Back to work on Tuesday and the phone was running hot. Twice-daily disaster meetings with line managers and members of the hospital executives were called to update us on the current disaster status and for us to update them on the clinical status of patients: where they were located, when they last dialysed, how they were being medically managed. The rain was forecast to continue for another three days. The city's water supply was re-established after pipes burst but we were advised it did not meet drinking standards. All elective clinics and surgeries were cancelled. The emergency team was established with a hotline. Crisis accommodation options were arranged. Dialysis patients remained stranded from dialysis by lood waters in all directions. These eight patients were clinically assessed over the telephone: what was their weight and did they have resonium? Cherbourg patients were evacuated by Tuesday to Kingaroy where they were dialysed so dialysis prescriptions as well as other medical information was electronically forwarded. Emergency services managed to locate one patient from the Goondiwindi area and he managed to get to Moree for dialysis until he was able to return to Toowoomba when the lood waters subsided. Patients went through to Toowoomba or Kingaroy for dialysis by vehicle, boat and/or helicopter, all within 24 hours of their scheduled dialysis; however, there was one home haemodialysis patient in the Lockyer Valley area that no one could contact. It was a relief to eventually hear that he was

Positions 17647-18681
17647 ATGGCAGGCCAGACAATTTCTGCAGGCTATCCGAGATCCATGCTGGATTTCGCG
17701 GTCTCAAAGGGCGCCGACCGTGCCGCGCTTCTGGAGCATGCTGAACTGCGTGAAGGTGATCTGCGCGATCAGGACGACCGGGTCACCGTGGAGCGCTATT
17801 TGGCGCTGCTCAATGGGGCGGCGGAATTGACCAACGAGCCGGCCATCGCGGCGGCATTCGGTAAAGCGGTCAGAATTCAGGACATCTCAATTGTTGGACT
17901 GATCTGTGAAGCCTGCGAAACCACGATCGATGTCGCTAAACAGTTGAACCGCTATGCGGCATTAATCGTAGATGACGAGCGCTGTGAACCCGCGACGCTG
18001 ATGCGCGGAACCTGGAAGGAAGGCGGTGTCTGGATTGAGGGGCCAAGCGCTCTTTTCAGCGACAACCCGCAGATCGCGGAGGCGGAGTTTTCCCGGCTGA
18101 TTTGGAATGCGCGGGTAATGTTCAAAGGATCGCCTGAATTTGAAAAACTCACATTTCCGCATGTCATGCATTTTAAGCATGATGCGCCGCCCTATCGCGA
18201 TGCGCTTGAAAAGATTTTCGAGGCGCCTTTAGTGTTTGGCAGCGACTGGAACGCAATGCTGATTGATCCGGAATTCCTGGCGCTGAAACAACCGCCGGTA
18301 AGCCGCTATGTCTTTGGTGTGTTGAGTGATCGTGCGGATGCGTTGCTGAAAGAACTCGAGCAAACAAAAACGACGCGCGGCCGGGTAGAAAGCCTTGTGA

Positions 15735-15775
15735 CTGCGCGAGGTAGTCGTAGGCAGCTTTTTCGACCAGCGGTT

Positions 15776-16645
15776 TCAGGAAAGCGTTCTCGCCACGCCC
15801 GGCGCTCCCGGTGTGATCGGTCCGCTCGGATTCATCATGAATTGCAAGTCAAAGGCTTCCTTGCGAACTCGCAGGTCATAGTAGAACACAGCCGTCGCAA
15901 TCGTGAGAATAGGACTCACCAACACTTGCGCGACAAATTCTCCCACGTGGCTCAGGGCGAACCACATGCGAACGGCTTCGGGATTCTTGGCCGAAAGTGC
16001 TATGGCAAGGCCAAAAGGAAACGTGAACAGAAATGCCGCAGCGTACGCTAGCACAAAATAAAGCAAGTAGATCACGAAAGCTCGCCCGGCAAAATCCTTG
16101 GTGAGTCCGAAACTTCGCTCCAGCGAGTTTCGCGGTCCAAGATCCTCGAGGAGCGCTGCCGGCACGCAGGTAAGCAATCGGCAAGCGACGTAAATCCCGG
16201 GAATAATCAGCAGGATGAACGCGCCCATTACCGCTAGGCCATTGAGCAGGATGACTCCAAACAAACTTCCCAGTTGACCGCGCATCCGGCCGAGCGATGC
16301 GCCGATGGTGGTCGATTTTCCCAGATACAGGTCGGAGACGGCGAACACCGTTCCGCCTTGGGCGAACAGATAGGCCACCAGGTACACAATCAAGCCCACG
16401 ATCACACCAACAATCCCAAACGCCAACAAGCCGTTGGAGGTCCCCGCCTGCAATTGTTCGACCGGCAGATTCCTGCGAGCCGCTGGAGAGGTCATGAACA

Clinical supplies were not able to get through. Brisbane was on the brink of flooding and clinical consumables suppliers were themselves under risk of looding. Several boxes of dialyser lines were contaminated by water in the Monday deluge so couldn't be used or replaced at this stage. To conserve clinical consumables, all patients who normally received haemodiafiltration treatments were changed to conventional haemodialysis temporarily. Home haemodialysis patients were advised to dialyse daily in preparation for potential interruptions to water or electricity supplies and they were unable to dialyse. Peritoneal dialysis patients were asked to undertake a stocktake/projected usage of their supplies to facilitate forecasting, if sharing of supplies between patients in the same district became necessary.